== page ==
After what felt like minutes, the lock clicked and the cell door swung open. The manticore in the cell howled with fury. There was a cry of alarm from the guards, who immediately fled their posts near the gate to find cover.

Roaring, the manticore began tearing around the open area beyond the gate. More guards emerged out of the stone building. There was popping crackle of musket fire, followed by bellows of rage from the manticore.

Rye Mash crept forwards, his companions on his heels, and they slipped through the gate together. They went left beyond the gate, heading for a wide stone archway, which Rye knew was the entrance to the infirmary, or so he had been told by the rescued slaves. Moving at a swift pace, Rye kept one wary eye on the manticore, which was busy mauling the guards.

He had no idea why a manticore was here in the prison, but he suspected that manticore venom was valuable. Or perhaps bits of the creature were used in alchemy, like the claws, the teeth, or some of its organs. He wasn’t quite sure what he’d do if he had to fight the manticore, but he hoped that his shotgun was up to the task.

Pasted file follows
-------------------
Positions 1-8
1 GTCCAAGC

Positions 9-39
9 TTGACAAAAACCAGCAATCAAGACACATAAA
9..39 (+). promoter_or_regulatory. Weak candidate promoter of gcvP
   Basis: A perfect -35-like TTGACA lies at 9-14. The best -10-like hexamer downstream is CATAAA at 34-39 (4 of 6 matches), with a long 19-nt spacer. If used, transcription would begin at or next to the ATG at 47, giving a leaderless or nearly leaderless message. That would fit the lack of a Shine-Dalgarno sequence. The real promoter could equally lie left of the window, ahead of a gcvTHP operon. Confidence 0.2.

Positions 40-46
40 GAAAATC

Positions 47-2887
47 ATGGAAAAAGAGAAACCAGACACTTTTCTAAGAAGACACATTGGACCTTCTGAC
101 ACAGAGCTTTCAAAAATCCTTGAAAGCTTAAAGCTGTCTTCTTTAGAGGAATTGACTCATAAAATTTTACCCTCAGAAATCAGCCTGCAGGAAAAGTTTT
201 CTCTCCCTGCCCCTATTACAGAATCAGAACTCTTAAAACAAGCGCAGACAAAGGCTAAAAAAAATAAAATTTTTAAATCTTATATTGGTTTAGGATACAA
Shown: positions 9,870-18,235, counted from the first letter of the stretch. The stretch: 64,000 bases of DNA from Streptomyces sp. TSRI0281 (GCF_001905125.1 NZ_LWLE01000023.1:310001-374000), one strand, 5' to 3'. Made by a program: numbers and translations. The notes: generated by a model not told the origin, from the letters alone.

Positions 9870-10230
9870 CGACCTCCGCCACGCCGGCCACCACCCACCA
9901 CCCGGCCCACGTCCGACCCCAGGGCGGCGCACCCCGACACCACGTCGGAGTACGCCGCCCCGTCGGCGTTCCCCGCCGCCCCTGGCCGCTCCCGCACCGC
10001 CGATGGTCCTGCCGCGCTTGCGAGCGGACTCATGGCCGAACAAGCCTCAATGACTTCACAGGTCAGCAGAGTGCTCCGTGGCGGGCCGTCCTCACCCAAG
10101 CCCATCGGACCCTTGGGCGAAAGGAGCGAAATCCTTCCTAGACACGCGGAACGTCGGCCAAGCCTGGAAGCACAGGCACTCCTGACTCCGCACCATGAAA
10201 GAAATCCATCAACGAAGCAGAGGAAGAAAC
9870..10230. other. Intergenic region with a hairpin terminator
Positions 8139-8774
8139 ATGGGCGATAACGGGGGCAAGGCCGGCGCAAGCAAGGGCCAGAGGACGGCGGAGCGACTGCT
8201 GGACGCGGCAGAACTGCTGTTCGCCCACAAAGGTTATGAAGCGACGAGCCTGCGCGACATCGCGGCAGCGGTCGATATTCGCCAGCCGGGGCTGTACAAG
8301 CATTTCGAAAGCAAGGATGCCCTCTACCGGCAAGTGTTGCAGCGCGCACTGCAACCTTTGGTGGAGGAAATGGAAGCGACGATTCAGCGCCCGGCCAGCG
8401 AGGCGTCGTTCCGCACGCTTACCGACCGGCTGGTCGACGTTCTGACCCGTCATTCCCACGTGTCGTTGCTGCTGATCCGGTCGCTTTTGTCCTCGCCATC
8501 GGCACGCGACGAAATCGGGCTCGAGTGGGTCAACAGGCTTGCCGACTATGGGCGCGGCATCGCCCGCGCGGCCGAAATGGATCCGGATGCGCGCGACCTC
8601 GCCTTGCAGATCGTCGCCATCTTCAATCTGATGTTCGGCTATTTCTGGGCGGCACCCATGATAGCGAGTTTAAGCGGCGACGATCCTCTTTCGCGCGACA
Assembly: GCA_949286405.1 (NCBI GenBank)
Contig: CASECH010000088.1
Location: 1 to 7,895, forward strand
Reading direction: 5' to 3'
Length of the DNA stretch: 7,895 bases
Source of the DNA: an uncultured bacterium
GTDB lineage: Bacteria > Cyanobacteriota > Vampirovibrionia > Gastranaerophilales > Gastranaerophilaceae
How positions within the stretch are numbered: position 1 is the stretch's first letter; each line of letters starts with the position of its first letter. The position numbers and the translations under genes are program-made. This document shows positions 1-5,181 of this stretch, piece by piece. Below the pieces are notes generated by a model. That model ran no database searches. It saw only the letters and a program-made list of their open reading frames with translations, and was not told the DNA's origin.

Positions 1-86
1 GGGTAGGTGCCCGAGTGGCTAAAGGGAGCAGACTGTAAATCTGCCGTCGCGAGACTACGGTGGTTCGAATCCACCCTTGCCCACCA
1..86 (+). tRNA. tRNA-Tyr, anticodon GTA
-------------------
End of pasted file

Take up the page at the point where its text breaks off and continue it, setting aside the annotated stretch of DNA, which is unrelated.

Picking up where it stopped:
As Rye burst into the infirmary, he was greeted by one very surprised griffon. Skeeter saw him coming before Rye did, he came in from the left of the door in an attempt to get a sneak attack. The pegasus blocked the incoming claws with his hoof, twisted his body around, and then delivered a powerful buck to the griffon’s beak.

The results were explosive and final—the griffon’s beak shattered on impact and his head snapped backwards, breaking his neck. Skeeter wickered, his sides heaving, and blood trickled down his foreleg where the griffon’s talons had grazed him.